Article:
“Optimal precommitment strategies in some time-inconsistent control problems”
Christopher Miller, UC Berkeley
Wednesday, November 9, 2016 2:00 - 3:00PM EEB 248
Abstract: Time-inconsistency is a feature of a dynamic optimization problem which causes the Dynamic Programming Principle to fail. This arises in many applications including dynamic optimization of certain risk measures (e.g., conditional value-at-risk, mean-variance, etc.) and problems whose objective function depends non-linearly on an expected value. There are various interpretations and notions of solution to a time-inconsistent problem. In this talk, we focus on optimal precommitment strategies in continuous-time and demonstrate cases where the time-inconsistent problem may be re-written as an optimization problem over the value function of an auxiliary time-consistent optimization problem. While the auxiliary value function typically has a higher dimensional state space, we discuss instances where structure of the problem allows a dimensionality reduction.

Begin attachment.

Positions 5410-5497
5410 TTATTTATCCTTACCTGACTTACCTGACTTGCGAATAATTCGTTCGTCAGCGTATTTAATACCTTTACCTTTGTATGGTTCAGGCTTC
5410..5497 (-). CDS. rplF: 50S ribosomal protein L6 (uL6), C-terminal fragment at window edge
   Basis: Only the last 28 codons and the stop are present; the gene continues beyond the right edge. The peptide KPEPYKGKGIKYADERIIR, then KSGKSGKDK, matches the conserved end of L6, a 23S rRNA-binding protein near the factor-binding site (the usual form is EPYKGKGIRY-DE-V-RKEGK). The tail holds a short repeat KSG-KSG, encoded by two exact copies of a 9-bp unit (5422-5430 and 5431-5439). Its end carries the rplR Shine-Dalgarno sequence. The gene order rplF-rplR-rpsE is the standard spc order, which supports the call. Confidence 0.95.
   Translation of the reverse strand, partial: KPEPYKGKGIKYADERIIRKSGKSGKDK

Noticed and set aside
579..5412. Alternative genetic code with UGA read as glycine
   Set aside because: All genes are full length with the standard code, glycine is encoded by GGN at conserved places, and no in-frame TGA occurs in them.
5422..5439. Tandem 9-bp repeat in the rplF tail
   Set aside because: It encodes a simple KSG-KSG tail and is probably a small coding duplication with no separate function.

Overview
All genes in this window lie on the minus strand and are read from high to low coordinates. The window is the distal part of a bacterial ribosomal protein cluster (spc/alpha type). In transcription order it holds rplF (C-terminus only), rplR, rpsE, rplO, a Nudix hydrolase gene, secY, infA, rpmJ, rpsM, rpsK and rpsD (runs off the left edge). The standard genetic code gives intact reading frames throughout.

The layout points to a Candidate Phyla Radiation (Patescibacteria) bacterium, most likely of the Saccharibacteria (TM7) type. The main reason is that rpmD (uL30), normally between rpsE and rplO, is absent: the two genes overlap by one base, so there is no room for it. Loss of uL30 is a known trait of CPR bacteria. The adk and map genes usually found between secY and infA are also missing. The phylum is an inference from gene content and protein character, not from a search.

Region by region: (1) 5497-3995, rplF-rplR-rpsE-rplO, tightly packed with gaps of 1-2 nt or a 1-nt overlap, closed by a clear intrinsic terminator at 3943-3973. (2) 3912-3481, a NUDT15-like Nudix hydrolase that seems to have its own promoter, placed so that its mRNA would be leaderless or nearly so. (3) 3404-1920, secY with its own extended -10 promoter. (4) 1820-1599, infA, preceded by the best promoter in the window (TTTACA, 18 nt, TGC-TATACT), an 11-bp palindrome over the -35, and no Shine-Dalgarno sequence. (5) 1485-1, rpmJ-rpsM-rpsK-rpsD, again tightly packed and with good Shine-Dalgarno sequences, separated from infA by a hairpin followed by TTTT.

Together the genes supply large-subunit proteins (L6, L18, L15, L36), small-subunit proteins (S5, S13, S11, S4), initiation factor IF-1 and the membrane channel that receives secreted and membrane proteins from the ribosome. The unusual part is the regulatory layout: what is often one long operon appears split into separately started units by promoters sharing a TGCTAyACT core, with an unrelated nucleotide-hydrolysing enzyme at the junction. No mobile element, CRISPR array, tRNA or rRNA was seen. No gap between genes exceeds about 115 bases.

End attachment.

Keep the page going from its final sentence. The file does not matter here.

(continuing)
Bio: Christopher W. Miller is a Ph.D. candidate in Applied Mathematics at the University of California, Berkeley. Previously, he received a B.S. in Mathematics and Biomedical Engineering with a minor in Economics from the University of Texas at Austin. His research focuses on applications of partial differential equations and optimal stochastic control, particularly in mathematical finance.